“Whenever I speak with the [House] Speaker, she is very cautious about it,” Patterson said of iGaming. “Let me say in full disclosure, as the chair of the subcommittee, I get a lot of pressure from my colleagues, such as [Republican former House Minority Leader and gaming subcommittee member] Jason [Buckel] and some others who feel they are slighted or want a piece of the action as well.”

Patterson said her response is always the same: “We have to wait and see what the position is of the Speaker and Senate President.”

Lawmaker Wants Sports-Betting Licensing Window Reopened

Buckel recently made it clear to his colleagues and regulators that he also wants them to re-open the application window for Maryland's remaining sports-betting licenses.

A 2021 state law mandated an independent Sports Wagering Application Review Commission (SWARC) to award up to 60 mobile wagering licenses and 30 retail sportsbook licenses.

Buckel said he believes there were dead spots in the market that affected Allegany County, which is the district he represents in the General Assembly.

“I suggest his concern is that because the casino — Rocky Gap — which was promised one of the retail licenses by the legislature did not apply for it,” Ruben said.

With a $1m license fee for a Class A-2 license, Ruben said that with not “a lot of rooftops around to support it, I think they must have made a business decision that it wasn’t worthwhile.”

“So, without that large casino having a retail sportsbook, it appears that Delegate Buckel, like other people in Allegany County, would like the opportunity to apply for that,” he said.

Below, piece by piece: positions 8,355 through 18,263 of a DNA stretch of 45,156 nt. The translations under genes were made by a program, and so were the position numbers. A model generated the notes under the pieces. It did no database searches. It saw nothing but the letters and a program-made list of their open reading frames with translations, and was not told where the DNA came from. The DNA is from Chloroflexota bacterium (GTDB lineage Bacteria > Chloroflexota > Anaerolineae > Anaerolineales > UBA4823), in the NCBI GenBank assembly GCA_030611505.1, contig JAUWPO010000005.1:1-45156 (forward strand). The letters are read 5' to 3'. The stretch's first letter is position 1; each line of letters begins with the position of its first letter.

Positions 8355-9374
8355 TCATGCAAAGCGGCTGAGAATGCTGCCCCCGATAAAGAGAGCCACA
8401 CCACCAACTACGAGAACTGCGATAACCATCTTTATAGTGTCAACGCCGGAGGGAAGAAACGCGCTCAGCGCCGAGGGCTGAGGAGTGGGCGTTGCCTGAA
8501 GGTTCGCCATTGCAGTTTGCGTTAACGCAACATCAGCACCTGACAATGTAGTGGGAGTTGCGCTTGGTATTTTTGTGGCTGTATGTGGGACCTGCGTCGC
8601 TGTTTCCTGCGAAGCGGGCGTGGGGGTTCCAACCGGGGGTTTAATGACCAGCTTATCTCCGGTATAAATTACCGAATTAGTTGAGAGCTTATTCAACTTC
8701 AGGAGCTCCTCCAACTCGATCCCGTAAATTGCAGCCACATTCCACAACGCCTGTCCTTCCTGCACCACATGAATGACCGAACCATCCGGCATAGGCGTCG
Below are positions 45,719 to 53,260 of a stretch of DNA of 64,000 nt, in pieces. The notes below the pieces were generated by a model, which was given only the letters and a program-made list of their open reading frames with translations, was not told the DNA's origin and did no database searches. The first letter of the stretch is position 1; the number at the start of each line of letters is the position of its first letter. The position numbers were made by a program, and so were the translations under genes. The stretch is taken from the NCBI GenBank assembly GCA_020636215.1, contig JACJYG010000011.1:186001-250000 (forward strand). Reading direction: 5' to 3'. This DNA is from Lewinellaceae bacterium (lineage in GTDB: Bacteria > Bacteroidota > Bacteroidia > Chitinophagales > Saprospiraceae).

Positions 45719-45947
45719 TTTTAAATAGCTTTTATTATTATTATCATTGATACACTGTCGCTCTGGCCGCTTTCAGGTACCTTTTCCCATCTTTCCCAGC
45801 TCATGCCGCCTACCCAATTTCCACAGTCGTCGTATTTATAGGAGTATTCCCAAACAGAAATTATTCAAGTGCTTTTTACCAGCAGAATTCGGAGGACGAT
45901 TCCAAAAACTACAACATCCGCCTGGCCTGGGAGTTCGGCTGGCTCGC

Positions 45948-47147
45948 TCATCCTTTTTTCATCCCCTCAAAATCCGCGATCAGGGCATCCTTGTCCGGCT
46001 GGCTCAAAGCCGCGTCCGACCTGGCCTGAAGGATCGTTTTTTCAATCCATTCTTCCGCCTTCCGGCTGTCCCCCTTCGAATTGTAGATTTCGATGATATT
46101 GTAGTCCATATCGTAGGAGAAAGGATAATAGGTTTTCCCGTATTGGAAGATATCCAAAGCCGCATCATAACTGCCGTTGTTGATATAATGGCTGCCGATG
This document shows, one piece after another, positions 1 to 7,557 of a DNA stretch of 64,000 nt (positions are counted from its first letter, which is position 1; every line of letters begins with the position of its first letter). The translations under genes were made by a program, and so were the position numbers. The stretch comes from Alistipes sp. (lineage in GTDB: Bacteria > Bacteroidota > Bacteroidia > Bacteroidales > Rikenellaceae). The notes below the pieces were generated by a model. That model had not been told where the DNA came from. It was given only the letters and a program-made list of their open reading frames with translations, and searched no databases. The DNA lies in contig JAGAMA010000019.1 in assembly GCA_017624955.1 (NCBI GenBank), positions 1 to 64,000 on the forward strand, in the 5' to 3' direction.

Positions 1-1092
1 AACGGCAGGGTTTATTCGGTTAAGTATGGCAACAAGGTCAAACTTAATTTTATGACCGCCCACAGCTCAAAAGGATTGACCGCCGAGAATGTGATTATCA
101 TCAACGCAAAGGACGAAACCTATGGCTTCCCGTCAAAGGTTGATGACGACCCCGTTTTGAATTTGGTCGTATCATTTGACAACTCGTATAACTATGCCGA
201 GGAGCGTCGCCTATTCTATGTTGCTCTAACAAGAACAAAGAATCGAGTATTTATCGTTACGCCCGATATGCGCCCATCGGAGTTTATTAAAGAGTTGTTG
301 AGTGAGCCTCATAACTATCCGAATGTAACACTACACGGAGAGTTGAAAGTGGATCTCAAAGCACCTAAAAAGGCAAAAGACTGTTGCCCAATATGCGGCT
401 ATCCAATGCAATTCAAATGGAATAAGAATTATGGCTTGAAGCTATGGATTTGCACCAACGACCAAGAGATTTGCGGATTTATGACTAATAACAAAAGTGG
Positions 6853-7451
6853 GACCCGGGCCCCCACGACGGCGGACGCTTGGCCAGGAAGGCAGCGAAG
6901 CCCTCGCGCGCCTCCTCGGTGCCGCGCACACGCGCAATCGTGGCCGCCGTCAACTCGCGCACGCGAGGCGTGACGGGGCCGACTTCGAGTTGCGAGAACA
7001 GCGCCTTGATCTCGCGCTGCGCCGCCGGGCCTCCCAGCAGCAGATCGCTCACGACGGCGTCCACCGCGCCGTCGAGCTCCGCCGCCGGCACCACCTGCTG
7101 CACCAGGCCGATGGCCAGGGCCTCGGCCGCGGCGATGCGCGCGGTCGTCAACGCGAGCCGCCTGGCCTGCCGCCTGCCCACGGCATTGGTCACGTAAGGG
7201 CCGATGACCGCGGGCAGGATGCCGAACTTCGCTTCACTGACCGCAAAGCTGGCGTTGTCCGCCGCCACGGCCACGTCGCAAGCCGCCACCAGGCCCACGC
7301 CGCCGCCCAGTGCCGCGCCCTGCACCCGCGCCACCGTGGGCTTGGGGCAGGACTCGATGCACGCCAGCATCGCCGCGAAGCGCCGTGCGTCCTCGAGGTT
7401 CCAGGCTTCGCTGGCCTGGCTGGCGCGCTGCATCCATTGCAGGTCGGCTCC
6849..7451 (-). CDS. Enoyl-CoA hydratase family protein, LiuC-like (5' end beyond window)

“I don’t know if SWARC will reopen the window. I suspect they would wait for … the legislature before doing so.”

Buckel was expected to sponsor a bill in the 2024 legislative session to require that regulators reopen the window and accept applications for the state’s remaining licenses.

Currently, Maryland has 12 retail sportsbooks and 12 mobile platforms in operation, with several licenses either being awarded but not yet launched or in the pipeline. 

Because SWARC's application window closed in October last year, “that’s all there is,” said Ruben. “If you want to file an application to open either retail or mobile, you cannot. The window is closed.”

In addition to the 12 mobile licenses currently operating, four others were awarded by the SWARC but have not yet launched. That includes WynnBET, which has announced it does not plan to operate in the state.

Five pending applications have yet to be awarded licenses by the SWARC. As for retail locations, there were six applicants with two currently operating, three awarded licenses by SWARC but not yet launched, and one venue that has not yet been awarded a license.

These applications are separate from the 17 retail locations that were designated in the 2021 sports wagering law. Those designated locations included the state’s six casinos, the Pimlico and Laurel racetracks, the Maryland State Fairgrounds, three professional sports stadiums, and several off-track betting locations.

See also: Q&A: Sports Betting in Maryland